LASK Linz – Recruitment analysis
Within the last decade, RB Salzburg were the most dominant team in Austria and also qualified last season for the 2019/20 UEFA Champions League campaign(the first time an Austrian side was able to do so since Austria Vienna in 2013/14). However, within the last two years, LASK Linz became a serious challenger for the team of Jesse March.
Before Linz were able to really challenge the best team of Austria, the two capital clubs, Rapid Vienna and Austria Vienna, were always the teams who were sometimes able to offer competition to RB Salzburg.
Development in the last years and overview
Before we now look at the statistics of their recruitment of the last seasons, we need to look at their performances to evaluate in which time it makes sense to analyse their activity on the transfer market.
Therefore, I visualised in the graph below their rankings within the last couple of seasons. Please note that the colours of the bars stand for the league level as blue (2012/13 and 2013/14) is the third Austrian division, green (2014/15 until 2016/17) is the second tier and red (2017/18 until today) is the Austrian Bundesliga. Additionally, I took for the current season which will restart in one week their position after the opening 22 matchdays.
We can perfectly see that they developed from year to years and always had a better final ranking than in the prior season. However, since The transfer activity of a club in the second league is different compared to one in the Austrian Bundesliga and because of this we would get mixed results if we look at the statistics for the last five years (for example), we will focus on their transfers from the summer transfer window of the season 2017/18 until to the winter transfer window of the current campaign.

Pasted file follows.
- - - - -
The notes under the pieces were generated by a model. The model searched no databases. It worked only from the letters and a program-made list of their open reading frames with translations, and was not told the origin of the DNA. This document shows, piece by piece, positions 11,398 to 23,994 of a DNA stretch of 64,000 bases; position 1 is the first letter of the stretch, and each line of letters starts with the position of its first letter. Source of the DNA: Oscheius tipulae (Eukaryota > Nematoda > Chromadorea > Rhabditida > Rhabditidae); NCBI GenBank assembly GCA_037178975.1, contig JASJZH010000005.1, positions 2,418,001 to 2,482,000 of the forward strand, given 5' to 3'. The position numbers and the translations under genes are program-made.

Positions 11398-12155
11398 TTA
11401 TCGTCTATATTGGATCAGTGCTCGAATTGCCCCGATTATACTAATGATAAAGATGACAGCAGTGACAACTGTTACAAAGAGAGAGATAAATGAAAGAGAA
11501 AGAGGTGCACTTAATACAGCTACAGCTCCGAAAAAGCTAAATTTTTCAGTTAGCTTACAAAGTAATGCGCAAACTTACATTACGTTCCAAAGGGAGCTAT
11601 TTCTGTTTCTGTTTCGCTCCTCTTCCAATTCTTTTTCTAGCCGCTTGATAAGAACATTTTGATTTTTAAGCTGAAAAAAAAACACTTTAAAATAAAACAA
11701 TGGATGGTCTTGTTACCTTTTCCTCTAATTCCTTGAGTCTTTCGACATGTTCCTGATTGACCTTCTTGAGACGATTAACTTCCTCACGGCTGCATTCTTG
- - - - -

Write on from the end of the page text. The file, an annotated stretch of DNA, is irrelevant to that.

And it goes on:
In the following, when we talk about their arrivals, we won’t include the players who return from a loan since these are in truth no new arrivals. Also, I used the data of Transfermarkt and I need to note here that there will be some players who were signed by LASK Linz and then moved to their second squad (Juniors OÖ). Also, there are several players who officially joined LASK from their second squad, but in truth still, only play for Juniors OÖ. In the first part of this recruitment analysis, we will include them in the statistics, but when we have a more detailed look at their current squad, we will see who really plays in the first team.
In the graph below, we can see the basic overview of their arrivals within the last three seasons.
The first aspect which immediately stands out is that the value for the average age of the players (at the moment when they arrive) is quite low. The 40 signed players (35 on a permanent deal and five on loan) have overall an average age of 22.33 years. Also, the fact that 29 of the 40 players are either part of the first team or play for Juniors OÖ is a good number.